Regular readers of the arts pages may recall that the Royal Shakespeare Company’s production of Hamlet had its official London opening last month without its leading man, David Tennant. The understudy, Edward Bennett, stepped into the role at the eleventh hour. The production survived remarkably well, Bennett acquitted himself with tremendous credit and the result vindicated the RSC’s emphasis on ensemble work.
Now, after surgery, Tennant (pictured) has returned for the final few days of the run, so a review can be for the record only. But this is the London staging as it was intended, and so worth documenting – particularly as, with Tennant at the helm, the production is even better: surely one of the best Hamlets of the age.
Tennant makes a superb Hamlet: mercurial, damaged, perhaps not mad but certainly depressed. He begins still and thin, frozen with grief, his arms hugged around him as if holding himself together. When he delivers “Oh that this too too solid flesh would melt”, he sinks to the floor, dissolving into tears, as if weeping might bring the words to pass. But once spurred into supposed action by the ghost’s visitation, he becomes driven by manic energy, lurching from sharp humour to passionate loathing and self-recrimination.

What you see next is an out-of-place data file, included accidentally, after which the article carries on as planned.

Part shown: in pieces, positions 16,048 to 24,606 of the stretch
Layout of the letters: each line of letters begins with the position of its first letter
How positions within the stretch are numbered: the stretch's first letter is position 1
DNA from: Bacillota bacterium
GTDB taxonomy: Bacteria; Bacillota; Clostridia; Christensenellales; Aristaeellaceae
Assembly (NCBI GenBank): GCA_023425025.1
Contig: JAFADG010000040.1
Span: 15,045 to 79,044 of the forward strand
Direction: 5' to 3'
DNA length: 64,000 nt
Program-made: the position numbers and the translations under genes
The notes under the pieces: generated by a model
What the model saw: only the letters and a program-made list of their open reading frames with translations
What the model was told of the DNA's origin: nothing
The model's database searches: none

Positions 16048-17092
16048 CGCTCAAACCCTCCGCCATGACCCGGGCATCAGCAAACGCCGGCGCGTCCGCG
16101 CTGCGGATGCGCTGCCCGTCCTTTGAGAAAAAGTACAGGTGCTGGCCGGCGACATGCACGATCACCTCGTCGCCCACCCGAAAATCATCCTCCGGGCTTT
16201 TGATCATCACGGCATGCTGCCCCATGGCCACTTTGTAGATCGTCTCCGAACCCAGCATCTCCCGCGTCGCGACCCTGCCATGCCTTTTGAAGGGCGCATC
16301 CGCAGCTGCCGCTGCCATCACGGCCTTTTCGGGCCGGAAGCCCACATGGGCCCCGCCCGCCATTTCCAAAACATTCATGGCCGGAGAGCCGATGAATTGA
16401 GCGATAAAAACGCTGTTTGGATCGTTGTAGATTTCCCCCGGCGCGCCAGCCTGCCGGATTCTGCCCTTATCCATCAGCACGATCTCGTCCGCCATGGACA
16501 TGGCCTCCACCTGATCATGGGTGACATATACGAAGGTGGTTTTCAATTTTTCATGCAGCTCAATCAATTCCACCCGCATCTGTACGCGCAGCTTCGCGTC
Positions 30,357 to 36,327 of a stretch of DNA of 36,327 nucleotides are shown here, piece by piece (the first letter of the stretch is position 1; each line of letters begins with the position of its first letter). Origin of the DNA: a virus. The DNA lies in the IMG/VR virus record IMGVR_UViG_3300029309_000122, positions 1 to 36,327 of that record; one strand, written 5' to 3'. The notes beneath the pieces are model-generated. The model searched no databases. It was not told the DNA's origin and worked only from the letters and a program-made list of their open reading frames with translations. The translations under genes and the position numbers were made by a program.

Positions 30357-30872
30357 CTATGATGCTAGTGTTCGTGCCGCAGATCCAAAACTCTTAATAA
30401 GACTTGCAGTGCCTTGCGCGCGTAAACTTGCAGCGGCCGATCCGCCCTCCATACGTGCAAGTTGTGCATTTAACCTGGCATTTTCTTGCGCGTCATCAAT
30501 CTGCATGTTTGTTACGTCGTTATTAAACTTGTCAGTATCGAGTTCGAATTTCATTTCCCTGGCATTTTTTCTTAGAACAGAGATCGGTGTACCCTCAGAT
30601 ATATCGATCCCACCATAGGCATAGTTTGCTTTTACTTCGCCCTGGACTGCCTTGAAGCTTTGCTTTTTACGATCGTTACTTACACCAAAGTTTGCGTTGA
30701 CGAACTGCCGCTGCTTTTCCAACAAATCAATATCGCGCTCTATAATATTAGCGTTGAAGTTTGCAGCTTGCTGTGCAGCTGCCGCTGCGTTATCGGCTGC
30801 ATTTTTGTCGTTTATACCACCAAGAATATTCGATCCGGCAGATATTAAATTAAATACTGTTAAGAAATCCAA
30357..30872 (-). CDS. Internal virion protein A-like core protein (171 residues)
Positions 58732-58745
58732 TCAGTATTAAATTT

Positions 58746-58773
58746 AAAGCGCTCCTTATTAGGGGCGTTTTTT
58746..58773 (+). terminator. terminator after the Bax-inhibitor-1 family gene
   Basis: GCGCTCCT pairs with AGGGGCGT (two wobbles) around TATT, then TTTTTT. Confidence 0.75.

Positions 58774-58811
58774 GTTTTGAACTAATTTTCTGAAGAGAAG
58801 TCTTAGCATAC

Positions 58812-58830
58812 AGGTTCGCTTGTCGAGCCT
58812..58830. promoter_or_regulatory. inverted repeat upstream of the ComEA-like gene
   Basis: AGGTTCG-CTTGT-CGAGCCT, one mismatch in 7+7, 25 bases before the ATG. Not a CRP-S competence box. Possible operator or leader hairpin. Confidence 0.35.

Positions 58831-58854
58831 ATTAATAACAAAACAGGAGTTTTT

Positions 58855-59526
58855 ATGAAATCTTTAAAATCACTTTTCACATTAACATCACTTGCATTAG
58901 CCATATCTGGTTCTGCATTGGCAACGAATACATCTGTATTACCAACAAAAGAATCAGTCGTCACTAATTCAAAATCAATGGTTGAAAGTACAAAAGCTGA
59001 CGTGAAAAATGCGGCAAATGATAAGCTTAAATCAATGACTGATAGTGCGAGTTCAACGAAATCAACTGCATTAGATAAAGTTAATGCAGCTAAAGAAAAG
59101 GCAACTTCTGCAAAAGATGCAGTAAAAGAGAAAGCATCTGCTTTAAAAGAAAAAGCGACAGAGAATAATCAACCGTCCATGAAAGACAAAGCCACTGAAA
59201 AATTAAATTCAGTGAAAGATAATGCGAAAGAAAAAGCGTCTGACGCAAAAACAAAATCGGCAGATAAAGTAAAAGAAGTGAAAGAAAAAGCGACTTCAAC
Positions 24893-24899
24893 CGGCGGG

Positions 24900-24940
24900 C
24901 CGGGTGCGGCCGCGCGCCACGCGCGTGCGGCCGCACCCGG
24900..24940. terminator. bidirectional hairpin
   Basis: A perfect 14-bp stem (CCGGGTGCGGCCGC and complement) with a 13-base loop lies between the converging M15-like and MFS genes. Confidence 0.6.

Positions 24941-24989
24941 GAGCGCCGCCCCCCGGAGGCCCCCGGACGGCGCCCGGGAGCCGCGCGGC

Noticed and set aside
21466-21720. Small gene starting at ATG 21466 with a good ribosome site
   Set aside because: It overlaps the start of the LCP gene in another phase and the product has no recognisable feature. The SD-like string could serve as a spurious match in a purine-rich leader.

Tennant emphasises the feverish intelligence of the prince, helps you to see how Hamlet’s intellect is both his blessing and his curse, and, with his simple, direct delivery of the soliloquies, draws us into Hamlet’s troubled mind, so that his moral and metaphysical uncertainty meets our own.
Because Tennant’s Hamlet is charismatic, wily and unpredictable, the reaction of the court rings true, particularly that of Patrick Stewart’s Claudius, who reads Hamlet’s intent. Stewart is excellent: cold, calculating, his first thought always pragmatic. So too is Penny Downie’s Gertrude, torn apart by her son’s distress, and Oliver Ford Davies as Polonius, bamboozled by Hamlet’s quick wit. Bennett, back as Laertes, makes a wonderful, impetuous foil to Hamlet’s inaction.
But Gregory Doran’s beautifully shaded production, on Rob Jones’s elegant, mirrored set, also lets us sympathise with these characters and doubt Hamlet’s worship of his father. It is not flawless – the end could be more moving – but this fine production constantly reminds us just what a great and complex play this is. It would be good to think that, given its journey, it will have have a further life, whether on stage or screen, for it shows the RSC at its best.